BY MARIBETH KUZMESKI JUN 2017
HOW TO HELP YOUR KIDS BEHAVE APPROPRIATELY AND ENGAGE MEANINGFULLY WITH EVERYONE FROM PEERS TO STRANGERS
As a parent herself, Maribeth Kuzmeski knows that in the everyday hurry and worry of life, it’s easy to let your kids’ smaller foibles go uncorrected. Kuzmeski, author of The Engaging Child: Raising Children to Speak, Write, and Have Relationship Skills Beyond Technology says, “young people aren’t as disengaged and rude as we assume them to be—they just don’t always know the proper way to act. So start having these discussions now, not when you’re parking at Grandma’s house. And always, always be sure to model appropriate behaviors yourself!”
The more you practice good connecting skills with your children, the more they’ll become ingrained as habits. Here are nine situations that Kuzmeski recommends using to instill productive communicating skills in your kids:
Teach them that sometimes it’s cool to unplug.
Now, technology isn’t bad in and of itself, but we all know that it can lead to disengaged and even rude behavior. It’s important to teach your kids when they need to step away from the phone or keyboard, and why face-to-face interactions are the most rewarding of all. Plus, kids need to understand that not giving others your attention is just plain rude—and that it won’t be allowed in your family.
Arm them with ice breakers.
For youngsters who spend most of their days “LOLing,” “BRBing,” and “TTYLing,” having a good, old-fashioned verbal conversation might be unfamiliar, if not downright intimidating. Especially if your child isn’t a natural chatterbox, it might be helpful to give him a few ideas of how he can strike up a discussion.
Explain the importance of expressing gratitude.
We live in a “me, me, me” society, and even more than adults, kids tend not to think far beyond their own emotions and experiences. In the process of thinking how they can express gratitude to others, they become less self-conscious. Talk about meaningful ways to show gratitude. Perhaps it’s setting aside a few minutes after gift giving to say thanks privately to the gift giver. Or they might stay a moment after class to thank their teacher after receiving special help during class.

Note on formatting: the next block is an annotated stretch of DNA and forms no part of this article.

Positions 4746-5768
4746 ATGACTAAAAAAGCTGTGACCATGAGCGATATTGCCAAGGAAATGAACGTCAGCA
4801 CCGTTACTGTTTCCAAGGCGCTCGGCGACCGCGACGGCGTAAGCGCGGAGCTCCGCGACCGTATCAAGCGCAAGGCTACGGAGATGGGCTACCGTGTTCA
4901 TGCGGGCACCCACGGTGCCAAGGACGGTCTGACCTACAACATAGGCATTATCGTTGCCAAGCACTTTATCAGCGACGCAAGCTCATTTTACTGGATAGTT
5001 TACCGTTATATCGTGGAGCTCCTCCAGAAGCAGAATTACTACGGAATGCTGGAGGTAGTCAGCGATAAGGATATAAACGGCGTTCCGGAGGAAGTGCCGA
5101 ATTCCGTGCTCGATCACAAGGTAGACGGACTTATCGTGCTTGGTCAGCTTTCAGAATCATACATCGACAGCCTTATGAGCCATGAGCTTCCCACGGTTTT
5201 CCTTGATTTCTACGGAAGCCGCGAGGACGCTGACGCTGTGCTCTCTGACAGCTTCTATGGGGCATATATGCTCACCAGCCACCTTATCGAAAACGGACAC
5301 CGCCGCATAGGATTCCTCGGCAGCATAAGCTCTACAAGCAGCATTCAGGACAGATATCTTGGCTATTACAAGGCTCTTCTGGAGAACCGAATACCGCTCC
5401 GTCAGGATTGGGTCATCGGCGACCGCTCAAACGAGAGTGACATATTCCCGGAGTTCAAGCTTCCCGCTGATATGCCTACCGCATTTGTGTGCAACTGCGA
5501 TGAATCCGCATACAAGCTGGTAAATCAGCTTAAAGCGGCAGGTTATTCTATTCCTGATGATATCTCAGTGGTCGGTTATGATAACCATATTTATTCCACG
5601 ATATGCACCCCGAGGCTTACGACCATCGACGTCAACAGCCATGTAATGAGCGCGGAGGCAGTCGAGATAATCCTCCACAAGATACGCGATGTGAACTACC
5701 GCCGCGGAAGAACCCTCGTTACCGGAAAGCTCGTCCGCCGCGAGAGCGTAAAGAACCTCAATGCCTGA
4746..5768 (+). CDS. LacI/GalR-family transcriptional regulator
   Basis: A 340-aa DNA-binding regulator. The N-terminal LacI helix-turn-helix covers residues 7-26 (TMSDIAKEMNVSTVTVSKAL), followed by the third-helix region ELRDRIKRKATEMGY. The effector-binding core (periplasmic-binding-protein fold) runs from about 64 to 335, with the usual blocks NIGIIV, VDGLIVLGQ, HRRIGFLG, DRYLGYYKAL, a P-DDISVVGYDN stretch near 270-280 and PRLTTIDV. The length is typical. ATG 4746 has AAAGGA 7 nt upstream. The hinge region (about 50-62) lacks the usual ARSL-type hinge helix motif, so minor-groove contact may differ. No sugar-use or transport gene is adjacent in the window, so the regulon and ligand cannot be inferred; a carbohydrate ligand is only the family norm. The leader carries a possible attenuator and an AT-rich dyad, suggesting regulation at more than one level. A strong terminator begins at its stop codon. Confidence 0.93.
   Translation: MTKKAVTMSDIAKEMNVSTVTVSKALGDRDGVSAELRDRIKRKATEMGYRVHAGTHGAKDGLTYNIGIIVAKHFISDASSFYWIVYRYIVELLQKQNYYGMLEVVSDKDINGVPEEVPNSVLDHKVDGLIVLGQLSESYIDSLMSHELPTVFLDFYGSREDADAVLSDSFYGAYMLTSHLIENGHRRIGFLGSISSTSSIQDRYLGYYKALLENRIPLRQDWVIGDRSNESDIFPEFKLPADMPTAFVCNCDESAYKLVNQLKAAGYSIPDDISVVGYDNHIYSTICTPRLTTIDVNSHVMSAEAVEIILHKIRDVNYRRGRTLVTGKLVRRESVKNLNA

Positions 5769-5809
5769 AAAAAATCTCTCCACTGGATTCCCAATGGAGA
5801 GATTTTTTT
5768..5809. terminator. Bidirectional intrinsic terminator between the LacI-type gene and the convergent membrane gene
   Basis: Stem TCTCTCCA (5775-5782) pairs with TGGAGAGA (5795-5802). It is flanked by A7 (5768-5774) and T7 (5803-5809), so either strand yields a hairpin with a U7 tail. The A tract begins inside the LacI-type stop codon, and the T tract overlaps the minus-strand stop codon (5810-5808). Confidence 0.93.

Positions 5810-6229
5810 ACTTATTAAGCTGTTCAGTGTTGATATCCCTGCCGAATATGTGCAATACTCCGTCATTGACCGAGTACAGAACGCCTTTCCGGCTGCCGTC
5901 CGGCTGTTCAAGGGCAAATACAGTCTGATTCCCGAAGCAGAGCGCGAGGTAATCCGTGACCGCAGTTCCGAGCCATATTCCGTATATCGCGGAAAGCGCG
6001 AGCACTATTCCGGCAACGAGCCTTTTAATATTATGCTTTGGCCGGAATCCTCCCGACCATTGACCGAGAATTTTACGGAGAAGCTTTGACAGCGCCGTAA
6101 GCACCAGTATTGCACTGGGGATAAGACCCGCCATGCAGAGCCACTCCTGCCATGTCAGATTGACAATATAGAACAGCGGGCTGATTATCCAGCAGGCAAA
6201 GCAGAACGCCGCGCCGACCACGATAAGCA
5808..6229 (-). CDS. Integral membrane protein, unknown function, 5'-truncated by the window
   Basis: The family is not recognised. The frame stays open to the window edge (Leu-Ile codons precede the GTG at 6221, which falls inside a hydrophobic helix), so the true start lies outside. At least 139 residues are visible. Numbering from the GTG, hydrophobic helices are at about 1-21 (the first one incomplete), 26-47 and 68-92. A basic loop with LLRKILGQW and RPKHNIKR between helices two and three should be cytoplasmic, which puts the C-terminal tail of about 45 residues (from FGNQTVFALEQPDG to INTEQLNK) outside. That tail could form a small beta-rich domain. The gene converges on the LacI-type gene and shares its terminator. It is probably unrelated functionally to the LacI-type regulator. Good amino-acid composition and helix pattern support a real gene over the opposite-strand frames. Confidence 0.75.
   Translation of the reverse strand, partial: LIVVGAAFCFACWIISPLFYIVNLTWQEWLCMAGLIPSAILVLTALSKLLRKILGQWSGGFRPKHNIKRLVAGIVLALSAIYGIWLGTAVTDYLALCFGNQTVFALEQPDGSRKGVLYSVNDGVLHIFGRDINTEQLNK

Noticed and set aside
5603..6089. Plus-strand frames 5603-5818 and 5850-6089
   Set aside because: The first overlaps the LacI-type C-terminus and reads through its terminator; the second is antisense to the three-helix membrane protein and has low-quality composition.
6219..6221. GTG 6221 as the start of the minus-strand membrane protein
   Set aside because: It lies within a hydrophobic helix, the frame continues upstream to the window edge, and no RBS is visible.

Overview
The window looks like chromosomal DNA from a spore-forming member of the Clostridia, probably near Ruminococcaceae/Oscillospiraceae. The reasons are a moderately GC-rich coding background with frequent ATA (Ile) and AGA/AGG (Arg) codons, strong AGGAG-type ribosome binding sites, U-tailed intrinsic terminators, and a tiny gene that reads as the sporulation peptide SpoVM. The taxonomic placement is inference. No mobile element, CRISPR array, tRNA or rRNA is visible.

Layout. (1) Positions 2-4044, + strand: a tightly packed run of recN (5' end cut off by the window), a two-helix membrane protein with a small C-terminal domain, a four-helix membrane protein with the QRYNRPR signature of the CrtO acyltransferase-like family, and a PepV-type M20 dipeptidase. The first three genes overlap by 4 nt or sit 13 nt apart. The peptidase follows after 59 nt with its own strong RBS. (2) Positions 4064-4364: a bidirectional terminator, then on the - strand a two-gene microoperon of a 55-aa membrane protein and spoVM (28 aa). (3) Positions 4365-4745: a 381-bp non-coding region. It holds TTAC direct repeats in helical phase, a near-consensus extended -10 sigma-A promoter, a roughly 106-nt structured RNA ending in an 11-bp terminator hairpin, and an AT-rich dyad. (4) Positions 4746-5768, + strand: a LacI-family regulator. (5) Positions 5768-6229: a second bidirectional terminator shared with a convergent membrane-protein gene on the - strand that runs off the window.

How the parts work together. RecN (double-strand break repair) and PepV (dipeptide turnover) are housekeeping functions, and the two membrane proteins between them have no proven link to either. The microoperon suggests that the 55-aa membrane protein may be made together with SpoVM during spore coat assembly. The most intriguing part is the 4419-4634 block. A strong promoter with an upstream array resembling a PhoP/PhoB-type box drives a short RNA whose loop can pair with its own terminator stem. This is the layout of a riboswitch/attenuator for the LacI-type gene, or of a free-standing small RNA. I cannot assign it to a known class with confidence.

Make sure they mind their manners.
During a typical weekday dinner on almost any given day of the year, you might decide to let a muttered, “Eeew, this is gross,” pass without comment. After all, you’re tired from a long day at work, and you really don’t have the desire or the energy to disrupt the meal with a lecture. However, the same under-the-breath comment at someone else’s home is the last thing you want your son to utter.
Empower them while you’re traveling.
“Capitalize on all of the teachable moments that arise as you travel with your family,” she states. “For example, let your teen interact with the hotel receptionist and take care of all check-in aspects except the payment. If you need extra towels in your room, let your child call down to the front desk to request them. You could even let her call the airline’s automated number to double-check a flight time and status. When you accustom your children to these tasks early on, they’ll be much less timid and uncertain as they venture out on their own in the years to come.”
Help them to host an event.
Teach your child the value of being a host and “working” his own party (Note: One doesn’t give oneself a birthday party). Or if you’re throwing a neighborhood gathering, for example, go with your child as he travels from door to door personally inviting each family on your street. Assuming your guests live farther away, sit with him as he phones those to whom he’s closest and asks them to attend your soiree.
“Once the big event is here, have your child greet all of his friends when they arrive,” Kuzmeski instructs. “Then, ask him to keep an eye open to make sure that everyone feels welcome and included—while enjoying himself, of course! You can also help him to direct the flow of the party. (‘Now we’re going to play pin the tail on the donkey!’) Lastly, teach him to thank all of the guests for attending as they leave. The fact is, many people don’t learn these skills until they’re adults, so you’ll be giving your child a major leg up.”
Help them connect at the cash register.
Learning the value of connecting with the people you do business with—from clients and vendors right down to the lady who checks you out at the grocery store—can mean better experiences for you and for them.
“Ultimately, remember that there is no such thing as a perfectly behaved child,” concludes Kuzmeski. “You’ll probably hit some rough patches, but if you’re proactive about teaching your children to connect, they will be the exception rather than the rule.” #